Elizabeth Strout (2017) Anything is Possible.
Posted by celticman on Sat, 25 Jan 2020
Elizabeth Strout is an internationally and critically acclaimed bestselling author of My Name is Lucy Barton. Lucy Barton, as a stock character, is also an author who writes mostly about farm life in Angash, Illinois. How her family were so desperately poor they ate scraps out of dump trucks and were shunned. The first chance she got to get away she took it. Later she became a successful writer in New York. The maxim ‘write what you know’ seems to apply here. This is the second of Strout’s books I’ve read and I can see how it is easy to conflate the fictional Lucy Barton with the author Elizabeth Strout. For her anything must seem possible.
Here we are back in Illinois, in the patchwork of different stories, of people from the same place, Amgash. Strout is great at handling time, how it doesn’t really go away, but it held in collective consciousness and in the bodies of her characters.
The wisdom of folly is the theme.
In ‘Gift’, for example, Abel Blake who’d become rich after he married the boss’s daughter, but had once been very poor. A cousin of Lucy Barton, he’d once queued so the author could sign her name on her latest book. He’d showed her how to eat out of dumpsters. It was a look-at-us now moment. Both successful. He loves his kids, loves his grandkids, but is indifferent to his wife. After a theatre trip his granddaughter had left behind Snowy, a soft toy and companion. He returns to get it and is lucky enough that the theatre is still open. The star performer has become unhinged and Blake realises too late he’s caught and he’s old and he can’t run away. He’s faced to confront the ‘Gift’, the gift of his successful life after Amgash and the compassion and empathy rural poverty had given him. He concludes with his dying breath, ‘Anything is Possible’.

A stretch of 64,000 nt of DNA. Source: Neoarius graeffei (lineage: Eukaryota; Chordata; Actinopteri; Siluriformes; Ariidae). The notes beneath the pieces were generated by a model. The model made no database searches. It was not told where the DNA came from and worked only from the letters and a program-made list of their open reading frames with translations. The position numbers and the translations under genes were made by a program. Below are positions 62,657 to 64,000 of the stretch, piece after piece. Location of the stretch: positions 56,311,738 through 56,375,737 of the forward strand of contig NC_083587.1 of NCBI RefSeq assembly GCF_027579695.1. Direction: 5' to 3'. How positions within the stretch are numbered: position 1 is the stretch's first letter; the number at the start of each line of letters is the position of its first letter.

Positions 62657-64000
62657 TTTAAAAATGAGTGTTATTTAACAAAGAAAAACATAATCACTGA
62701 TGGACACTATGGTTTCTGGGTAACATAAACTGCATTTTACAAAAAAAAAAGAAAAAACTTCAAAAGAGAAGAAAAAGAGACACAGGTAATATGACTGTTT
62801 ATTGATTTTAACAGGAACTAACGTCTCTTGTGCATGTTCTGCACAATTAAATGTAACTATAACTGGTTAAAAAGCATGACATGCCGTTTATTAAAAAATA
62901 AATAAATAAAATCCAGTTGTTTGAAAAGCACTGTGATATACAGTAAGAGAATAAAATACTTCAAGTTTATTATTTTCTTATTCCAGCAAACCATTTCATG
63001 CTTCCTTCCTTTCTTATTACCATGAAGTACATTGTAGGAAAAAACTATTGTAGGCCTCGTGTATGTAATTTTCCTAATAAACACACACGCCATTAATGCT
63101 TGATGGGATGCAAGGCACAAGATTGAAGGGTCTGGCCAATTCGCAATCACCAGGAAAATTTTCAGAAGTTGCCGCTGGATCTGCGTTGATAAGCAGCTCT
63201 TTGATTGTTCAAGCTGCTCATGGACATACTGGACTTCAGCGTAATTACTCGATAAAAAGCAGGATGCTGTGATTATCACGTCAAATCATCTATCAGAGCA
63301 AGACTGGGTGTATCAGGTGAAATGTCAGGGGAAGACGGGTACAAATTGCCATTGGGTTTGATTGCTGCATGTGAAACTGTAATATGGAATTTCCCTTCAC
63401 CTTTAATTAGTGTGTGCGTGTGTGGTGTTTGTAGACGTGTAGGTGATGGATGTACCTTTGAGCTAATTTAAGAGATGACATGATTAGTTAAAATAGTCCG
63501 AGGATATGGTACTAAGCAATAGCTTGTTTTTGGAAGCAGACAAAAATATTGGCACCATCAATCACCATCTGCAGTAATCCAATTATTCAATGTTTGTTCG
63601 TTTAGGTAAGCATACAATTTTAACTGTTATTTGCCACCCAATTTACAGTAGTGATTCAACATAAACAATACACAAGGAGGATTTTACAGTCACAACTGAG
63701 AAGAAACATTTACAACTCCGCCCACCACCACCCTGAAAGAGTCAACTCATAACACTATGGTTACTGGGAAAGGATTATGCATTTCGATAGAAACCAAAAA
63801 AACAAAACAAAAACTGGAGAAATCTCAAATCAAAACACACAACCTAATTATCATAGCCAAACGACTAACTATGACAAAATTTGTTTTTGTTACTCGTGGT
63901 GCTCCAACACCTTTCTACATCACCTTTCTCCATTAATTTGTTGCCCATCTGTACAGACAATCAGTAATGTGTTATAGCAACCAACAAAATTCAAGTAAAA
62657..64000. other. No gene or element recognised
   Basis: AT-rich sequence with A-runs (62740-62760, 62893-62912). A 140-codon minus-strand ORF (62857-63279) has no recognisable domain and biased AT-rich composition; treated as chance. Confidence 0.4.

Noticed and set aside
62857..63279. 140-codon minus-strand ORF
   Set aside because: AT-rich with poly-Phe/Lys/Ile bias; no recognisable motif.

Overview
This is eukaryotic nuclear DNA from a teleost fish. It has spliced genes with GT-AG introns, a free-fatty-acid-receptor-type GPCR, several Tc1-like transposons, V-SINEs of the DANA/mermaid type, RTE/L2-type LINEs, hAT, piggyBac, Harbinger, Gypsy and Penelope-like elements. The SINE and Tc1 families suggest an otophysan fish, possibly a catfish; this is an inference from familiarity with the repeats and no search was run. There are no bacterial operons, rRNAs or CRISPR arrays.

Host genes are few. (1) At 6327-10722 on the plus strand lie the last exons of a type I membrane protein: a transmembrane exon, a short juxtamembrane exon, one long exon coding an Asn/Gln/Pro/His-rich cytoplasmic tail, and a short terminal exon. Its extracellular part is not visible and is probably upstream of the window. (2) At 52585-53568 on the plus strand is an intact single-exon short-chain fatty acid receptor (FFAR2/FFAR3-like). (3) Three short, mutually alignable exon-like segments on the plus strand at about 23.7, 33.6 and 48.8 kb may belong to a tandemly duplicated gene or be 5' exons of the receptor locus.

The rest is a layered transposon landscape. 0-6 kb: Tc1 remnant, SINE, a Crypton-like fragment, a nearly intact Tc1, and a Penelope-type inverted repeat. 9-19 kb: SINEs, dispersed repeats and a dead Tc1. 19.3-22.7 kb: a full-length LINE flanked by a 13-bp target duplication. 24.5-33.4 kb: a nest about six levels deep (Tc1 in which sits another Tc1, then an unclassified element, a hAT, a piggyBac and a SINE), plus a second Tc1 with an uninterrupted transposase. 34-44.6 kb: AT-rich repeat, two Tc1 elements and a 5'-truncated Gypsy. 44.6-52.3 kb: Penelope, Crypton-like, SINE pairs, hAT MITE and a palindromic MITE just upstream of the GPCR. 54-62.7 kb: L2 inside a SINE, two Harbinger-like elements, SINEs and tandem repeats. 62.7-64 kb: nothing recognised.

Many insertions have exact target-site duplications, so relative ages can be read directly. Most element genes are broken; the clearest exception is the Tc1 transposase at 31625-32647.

The structure of most stories follow the simple pattern of the set-up, the knockdown, the dust yourself down and get up again—with life lesson learned.
Whisper it, the writing stinks. Her stories have lots of dialogue and read like screenplays. In the story ‘The Hit-Thumb Theory’, for example, the set-up is Charlie is cheating on his wife. The prostitute he’s meeting asks him for cash, $10 000. He refuses.
‘Then her green eyes became like dark nostrils that flared that is the image that came to him as he watched her; her eyes moving like the nostrils of a horse, pulled up, pulled back. “My son’s going to be dead if I don’t come up with the money.” No tears now. Her breath came in little bursts.’
When editing another person’s work it’s best to offer constructive criticism. Here is mine.
Then her green eyes became like dark nostrils that flared that is the image that came to him as he watched her; her eyes moving like the nostrils of a horse, pulled up, pulled back. “My son’s going to be dead if I don’t come up with the money.”
No tears now. Her breath came in little bursts.
I’d suggest to Strout that eyes that flare are clichéd. She might like to think of something else. That I’d enjoyed her book. And apart from the writing it was great. If she self-publishes I’ll certainly give her a good review. Perhaps we could go on a blog-tour together. That seems quite fashionable. Anything is Possible.